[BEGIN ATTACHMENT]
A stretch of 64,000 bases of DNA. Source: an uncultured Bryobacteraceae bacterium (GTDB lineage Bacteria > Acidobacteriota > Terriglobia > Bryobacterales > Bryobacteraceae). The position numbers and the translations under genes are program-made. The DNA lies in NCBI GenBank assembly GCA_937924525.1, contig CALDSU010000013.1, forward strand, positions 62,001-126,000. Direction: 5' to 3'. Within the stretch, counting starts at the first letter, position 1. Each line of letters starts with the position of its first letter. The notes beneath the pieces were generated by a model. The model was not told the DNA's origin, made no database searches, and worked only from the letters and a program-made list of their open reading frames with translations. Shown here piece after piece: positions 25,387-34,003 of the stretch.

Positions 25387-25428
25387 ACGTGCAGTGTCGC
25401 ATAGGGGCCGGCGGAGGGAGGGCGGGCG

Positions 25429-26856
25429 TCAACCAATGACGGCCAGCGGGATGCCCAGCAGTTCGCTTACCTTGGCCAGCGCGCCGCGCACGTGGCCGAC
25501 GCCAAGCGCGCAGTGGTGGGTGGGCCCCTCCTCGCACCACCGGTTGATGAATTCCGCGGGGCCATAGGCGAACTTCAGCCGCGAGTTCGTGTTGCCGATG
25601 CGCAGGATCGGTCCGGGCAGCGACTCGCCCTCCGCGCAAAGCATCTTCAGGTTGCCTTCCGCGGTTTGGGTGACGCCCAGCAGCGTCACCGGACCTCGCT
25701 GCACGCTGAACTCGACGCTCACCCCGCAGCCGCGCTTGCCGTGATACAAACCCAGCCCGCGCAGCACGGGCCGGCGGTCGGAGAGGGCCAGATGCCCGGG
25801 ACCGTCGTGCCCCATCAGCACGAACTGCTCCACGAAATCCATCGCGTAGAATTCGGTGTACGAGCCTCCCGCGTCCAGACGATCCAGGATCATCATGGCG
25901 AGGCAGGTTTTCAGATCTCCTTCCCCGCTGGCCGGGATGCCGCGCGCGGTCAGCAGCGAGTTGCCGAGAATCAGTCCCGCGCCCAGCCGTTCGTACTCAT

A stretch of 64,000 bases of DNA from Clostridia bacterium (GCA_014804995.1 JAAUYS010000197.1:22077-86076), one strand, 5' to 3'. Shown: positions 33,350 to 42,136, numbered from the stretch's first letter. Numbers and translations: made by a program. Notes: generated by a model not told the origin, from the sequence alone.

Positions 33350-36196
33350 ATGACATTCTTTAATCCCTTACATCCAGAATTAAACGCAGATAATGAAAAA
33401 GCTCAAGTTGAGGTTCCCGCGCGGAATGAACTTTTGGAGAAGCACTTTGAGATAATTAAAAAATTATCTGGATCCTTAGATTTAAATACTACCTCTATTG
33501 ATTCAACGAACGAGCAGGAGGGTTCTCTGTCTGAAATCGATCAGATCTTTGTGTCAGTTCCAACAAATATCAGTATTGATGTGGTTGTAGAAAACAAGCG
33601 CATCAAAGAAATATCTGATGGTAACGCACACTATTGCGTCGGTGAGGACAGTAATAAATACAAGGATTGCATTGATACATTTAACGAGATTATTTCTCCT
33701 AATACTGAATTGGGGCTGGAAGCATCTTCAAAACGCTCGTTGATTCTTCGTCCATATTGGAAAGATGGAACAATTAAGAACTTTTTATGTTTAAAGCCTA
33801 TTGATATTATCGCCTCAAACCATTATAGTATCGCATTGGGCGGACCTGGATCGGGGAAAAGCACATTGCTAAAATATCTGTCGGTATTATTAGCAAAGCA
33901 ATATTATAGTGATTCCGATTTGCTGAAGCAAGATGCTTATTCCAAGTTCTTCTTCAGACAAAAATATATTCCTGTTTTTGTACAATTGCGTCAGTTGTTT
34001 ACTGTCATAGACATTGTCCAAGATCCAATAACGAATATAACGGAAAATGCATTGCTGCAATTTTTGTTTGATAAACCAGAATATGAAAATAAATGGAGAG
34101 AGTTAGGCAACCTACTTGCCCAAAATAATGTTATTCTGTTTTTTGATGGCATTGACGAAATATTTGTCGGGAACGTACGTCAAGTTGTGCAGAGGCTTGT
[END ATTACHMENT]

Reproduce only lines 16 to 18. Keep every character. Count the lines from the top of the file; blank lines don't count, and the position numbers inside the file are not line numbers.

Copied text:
33501 ATTCAACGAACGAGCAGGAGGGTTCTCTGTCTGAAATCGATCAGATCTTTGTGTCAGTTCCAACAAATATCAGTATTGATGTGGTTGTAGAAAACAAGCG
33601 CATCAAAGAAATATCTGATGGTAACGCACACTATTGCGTCGGTGAGGACAGTAATAAATACAAGGATTGCATTGATACATTTAACGAGATTATTTCTCCT
33701 AATACTGAATTGGGGCTGGAAGCATCTTCAAAACGCTCGTTGATTCTTCGTCCATATTGGAAAGATGGAACAATTAAGAACTTTTTATGTTTAAAGCCTA